• I attached a set of rubber feet to the base of the synth, so that the enclosure could sit stably on unevenly surfaces.
  • All stripboards and the BeagleBone Black have been secured to the enclosure with self-tapping screws


The Result


Here are some images of the final enclosure of the vintage toy synthesiser. I'm probably going to take some better quality images for my final blogpost next week.


the original piano enclosure

The original toy piano enclosure


the finished vintage toy synth enclosure

The finished vintage toy synthesiser enclosure


vintage toy synth grand piano

The synth propped open like a grand piano


vintage toy synth grand piano back

Back view of the synth propped open


That's it for now. Next week I'll be posting my final blogpost, after doing some final software tweaks, in which I hope to include a set of videos demoing the finished synth and showing everything that it can do.

At the start of this project I wasn't planning on having any kind of sound/patch storage or management within the vintage toy synthesiser, however as the project progressed I was more and more finding the need to quickly save and recall patches for both testing and demoing the functionality of the sound synthesis engine. In the end I decided to implement an external desktop application to handle this.




Synthesiser patch management allows the user to save the sound parameter settings into a 'patch' so that a particular sound can be quickly recalled at a later time. It is a common features on commercial synthesisers, however I originally decided not to include patch management on the vintage toy synth for the following reasons:

  1. Patch management works best on synths that have relative or stateless controls (e.g. rotary encoders, which just increment or decrement a stored value in the backend) with an LCD for displaying control/parameter values, as opposed to absolute controls (e.g. potentiometers, which set a specific value determined by their position). This is because, unless you have motorised controls, loading a patch doesn't change the physical state of the controls, meaning that with pots it would cause them to be potentially complete out-of-sync with the backend. I didn't want to add an LCD to the piano as it would take away the vintage aesthetic of the object, as well as adding cost and implementation time to the project. Also I like the fact that with pots a user can glance at the panel and instantly see all the parameter values.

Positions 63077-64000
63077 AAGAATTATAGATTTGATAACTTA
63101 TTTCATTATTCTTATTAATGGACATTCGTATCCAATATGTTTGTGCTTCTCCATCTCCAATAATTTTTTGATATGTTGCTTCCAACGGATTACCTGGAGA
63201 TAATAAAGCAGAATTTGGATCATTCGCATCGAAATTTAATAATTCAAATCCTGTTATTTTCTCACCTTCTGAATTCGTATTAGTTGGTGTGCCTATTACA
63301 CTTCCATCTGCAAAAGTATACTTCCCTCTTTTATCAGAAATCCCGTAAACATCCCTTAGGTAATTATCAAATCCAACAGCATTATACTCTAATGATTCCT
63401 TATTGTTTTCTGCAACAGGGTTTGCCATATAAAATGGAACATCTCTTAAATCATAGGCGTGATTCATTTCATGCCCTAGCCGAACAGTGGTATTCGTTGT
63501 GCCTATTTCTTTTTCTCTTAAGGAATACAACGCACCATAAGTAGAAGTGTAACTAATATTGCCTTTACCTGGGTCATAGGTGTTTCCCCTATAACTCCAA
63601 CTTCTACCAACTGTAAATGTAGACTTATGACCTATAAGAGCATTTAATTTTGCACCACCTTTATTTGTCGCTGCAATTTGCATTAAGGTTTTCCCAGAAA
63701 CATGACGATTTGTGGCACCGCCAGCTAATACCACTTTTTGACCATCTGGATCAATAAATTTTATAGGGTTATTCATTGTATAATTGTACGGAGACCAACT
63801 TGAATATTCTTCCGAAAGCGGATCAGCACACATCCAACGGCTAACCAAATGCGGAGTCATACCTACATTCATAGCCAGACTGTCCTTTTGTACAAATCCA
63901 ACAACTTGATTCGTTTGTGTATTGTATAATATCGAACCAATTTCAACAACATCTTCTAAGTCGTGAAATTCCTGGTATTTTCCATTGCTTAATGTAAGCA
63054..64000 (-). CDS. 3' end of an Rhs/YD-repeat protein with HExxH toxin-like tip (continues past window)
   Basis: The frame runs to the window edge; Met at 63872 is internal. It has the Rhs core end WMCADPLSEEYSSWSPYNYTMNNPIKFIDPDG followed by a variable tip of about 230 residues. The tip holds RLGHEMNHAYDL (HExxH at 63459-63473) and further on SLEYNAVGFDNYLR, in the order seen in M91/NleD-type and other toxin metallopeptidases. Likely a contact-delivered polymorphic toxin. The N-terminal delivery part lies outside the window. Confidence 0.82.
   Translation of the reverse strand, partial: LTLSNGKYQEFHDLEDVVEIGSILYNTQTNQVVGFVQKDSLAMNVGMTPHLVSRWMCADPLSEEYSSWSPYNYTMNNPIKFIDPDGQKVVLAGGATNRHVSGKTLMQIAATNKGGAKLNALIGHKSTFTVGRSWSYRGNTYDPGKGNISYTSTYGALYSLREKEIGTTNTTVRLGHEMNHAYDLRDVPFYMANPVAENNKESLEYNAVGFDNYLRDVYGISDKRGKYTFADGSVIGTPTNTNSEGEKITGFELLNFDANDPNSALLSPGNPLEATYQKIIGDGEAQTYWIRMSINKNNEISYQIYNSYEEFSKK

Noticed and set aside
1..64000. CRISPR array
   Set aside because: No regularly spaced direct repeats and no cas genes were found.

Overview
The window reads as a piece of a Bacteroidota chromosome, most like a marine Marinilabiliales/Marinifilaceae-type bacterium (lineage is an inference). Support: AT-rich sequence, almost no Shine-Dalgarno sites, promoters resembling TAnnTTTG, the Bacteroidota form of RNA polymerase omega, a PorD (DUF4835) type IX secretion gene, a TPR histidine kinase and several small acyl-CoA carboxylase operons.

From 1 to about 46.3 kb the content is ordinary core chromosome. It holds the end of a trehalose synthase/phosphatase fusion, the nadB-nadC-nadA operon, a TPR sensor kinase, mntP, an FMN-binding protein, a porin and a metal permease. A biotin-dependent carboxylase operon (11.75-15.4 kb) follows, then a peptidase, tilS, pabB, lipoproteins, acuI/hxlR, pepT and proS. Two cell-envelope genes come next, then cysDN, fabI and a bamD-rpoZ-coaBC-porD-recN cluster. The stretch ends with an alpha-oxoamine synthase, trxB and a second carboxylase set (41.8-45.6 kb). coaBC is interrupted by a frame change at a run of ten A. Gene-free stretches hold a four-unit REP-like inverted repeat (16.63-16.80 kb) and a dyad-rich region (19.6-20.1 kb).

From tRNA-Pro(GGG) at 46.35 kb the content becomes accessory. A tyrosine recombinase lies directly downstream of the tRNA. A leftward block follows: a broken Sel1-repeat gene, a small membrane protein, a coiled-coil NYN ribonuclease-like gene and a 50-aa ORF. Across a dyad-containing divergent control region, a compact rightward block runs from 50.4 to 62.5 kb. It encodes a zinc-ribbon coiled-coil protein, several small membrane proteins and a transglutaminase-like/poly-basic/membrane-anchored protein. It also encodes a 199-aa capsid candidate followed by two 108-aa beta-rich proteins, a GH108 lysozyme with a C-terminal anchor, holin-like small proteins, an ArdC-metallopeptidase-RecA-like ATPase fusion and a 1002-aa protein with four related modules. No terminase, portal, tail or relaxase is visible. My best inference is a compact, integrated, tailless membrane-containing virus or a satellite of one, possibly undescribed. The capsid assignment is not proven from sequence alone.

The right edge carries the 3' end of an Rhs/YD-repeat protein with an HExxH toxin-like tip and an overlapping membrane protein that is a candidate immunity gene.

2. Another reason an LCD is so important for patch storage is so that the user knows what number patch they are saving or loading. A minimal patch storage interface could be implemented using a set of toggle switches that represent patch numbers using a base-2 numeral system, however this would have involved an extra set of controls on the panel that I initially didn't think I could add, in regards to both space on the panel and connections to the Arduino Pro Mini.


However as the project progressed I kept finding myself wanting to save the sounds I was able to create with the synth, which would make the device a lot easier to demo once finished. However by this point the front panel was already constructed so adding any extra controls on the synth was out of the question. However after giving it a bit of thought I realised that I could simply implement patch management in a separate external application that runs on a desktop/laptop computer which communicates with the synth via MIDI, which would work with the existing synth hardware. I therefore set about developing a Mac OS X GUI application using the C++ framework JUCE, and you can see the code for this in the project Github repo here.